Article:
Down second finger position, into first position fingering, then up second
again, then down the little finger position, and up the second, up the
little finger.

So there as I’m going back and forward between these positions I’m
constantly trying to visualise the position I’m going into; it’s all about
the visualisation of that pattern, being able to see the pattern as I’m
moving into it.

So if I’m playing within the second finger position, and I’m moving this
way, I’m trying to visualise that first finger position as I’m moving into
it. If I was playing a melody in the second finger position again, and I’m
moving this way, I’m trying to visualise that fourth finger position. I’m
always trying to visualise. Second finger position, first finger position,
little finger position, second finger position; I’m always trying to
visualise the pattern that I’m within and the pattern either side of it.
It’s really key to being able to see the harmony over the entire fret

But, how do we actually make music out of this? And this is the cool bit;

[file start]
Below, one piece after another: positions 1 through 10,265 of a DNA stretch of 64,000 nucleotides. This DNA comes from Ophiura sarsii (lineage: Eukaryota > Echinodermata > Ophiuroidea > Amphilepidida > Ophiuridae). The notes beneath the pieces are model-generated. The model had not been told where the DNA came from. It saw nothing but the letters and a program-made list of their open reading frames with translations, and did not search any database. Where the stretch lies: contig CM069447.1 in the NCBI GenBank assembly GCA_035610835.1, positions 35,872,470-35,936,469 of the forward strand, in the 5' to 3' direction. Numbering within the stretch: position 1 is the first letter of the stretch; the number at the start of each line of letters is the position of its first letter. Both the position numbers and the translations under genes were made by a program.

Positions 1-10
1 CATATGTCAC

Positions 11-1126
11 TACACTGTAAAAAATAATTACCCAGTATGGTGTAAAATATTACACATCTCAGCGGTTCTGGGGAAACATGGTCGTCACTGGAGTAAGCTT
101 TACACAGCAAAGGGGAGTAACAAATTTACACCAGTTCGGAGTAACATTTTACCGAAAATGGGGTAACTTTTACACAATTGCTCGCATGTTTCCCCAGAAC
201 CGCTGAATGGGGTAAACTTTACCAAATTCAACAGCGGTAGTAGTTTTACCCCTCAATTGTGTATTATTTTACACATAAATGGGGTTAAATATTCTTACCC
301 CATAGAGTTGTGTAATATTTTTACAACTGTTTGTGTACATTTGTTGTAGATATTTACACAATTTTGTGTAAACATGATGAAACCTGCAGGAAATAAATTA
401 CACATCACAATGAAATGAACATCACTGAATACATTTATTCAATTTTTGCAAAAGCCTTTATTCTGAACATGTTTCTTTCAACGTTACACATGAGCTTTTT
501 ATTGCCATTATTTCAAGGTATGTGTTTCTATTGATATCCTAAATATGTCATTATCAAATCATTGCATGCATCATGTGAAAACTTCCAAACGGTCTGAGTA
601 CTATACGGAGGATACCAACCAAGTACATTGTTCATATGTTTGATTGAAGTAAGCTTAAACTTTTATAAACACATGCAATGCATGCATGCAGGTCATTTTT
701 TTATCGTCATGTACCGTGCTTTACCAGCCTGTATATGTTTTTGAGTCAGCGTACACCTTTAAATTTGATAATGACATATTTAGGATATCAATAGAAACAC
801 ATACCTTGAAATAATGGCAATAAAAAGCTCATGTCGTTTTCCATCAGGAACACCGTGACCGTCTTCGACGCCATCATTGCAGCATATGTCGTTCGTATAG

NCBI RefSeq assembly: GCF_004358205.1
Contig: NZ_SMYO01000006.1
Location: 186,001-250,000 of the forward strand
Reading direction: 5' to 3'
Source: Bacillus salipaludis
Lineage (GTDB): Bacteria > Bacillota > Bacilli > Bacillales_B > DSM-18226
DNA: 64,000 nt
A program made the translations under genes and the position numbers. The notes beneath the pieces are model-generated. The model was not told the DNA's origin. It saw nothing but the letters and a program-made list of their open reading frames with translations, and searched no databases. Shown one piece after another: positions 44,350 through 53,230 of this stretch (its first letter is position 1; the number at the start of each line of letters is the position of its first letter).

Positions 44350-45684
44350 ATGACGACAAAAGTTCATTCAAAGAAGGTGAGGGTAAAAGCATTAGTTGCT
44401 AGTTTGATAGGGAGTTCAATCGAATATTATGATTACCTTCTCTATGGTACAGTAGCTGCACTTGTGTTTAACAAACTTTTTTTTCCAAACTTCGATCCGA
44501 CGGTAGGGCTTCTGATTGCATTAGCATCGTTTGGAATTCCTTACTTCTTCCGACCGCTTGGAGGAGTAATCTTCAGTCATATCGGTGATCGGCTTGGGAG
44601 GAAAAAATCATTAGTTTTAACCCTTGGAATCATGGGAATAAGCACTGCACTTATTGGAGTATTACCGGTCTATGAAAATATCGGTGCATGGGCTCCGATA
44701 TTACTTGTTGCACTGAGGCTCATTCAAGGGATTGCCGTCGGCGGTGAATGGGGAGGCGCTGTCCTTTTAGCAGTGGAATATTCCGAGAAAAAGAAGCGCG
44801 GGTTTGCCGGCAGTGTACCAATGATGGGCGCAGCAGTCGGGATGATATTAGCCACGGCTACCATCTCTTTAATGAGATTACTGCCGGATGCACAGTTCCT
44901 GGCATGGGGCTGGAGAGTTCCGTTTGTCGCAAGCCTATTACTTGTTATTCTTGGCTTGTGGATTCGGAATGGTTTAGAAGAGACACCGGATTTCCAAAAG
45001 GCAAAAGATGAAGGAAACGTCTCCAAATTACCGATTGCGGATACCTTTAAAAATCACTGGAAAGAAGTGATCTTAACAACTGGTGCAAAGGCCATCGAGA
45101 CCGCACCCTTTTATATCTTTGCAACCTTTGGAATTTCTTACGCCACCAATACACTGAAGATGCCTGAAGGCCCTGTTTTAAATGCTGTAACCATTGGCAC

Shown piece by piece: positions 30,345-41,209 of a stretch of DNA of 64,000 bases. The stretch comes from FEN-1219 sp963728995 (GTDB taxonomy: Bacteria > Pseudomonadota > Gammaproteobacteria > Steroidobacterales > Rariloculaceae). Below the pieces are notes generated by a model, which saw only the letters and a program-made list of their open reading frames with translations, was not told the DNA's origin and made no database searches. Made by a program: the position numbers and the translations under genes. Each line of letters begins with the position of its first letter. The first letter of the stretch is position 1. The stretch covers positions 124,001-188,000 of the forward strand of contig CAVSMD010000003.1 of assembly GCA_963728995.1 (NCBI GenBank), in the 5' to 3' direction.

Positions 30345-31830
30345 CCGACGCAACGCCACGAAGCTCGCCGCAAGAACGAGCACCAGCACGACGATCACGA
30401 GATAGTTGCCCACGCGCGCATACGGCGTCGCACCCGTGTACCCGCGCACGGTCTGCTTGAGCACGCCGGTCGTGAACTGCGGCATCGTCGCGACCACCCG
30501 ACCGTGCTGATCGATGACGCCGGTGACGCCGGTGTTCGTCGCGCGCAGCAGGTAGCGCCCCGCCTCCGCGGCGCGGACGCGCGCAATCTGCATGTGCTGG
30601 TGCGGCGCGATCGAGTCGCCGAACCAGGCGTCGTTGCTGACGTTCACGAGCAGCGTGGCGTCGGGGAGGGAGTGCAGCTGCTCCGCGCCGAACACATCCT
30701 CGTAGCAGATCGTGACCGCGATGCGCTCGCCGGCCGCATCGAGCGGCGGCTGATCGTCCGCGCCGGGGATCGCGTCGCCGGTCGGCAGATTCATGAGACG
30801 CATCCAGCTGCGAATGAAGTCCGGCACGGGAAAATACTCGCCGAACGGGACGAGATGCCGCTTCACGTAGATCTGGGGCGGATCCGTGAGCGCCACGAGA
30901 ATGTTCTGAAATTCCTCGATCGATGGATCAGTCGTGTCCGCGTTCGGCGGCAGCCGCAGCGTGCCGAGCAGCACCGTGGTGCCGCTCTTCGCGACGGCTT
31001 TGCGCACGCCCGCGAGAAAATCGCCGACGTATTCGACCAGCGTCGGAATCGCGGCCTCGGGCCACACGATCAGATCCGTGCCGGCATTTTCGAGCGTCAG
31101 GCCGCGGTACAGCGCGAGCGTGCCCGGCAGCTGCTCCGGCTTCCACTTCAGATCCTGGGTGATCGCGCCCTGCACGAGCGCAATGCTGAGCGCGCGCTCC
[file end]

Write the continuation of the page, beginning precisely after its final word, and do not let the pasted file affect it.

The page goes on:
this is the really cool bit. What I want you to do is, I’ve got a backing
track; if you’re watching this on YouTube hit the link below this video.
It’ll take you to another page and then you can download the zip file which
has this backing track in straight under the video. So hit that link after
this video or now, and then watch the rest later.

Or if you’re watching this on my website, it’s right there underneath this
video. I want you to download it; all it is is a drum beat with a C major
chord held, and I want you to spend time within each position. Don’t kind
of razz around yet, okay? Don’t do that yet.

So the first thing I want you to do is spend time learning each position.
Spend time in each position. And the reason why we want to do this is we
want our ear to recognise where the roots, the thirds, the fifths, the
sound of them within that position. We want our ear to recognise that so we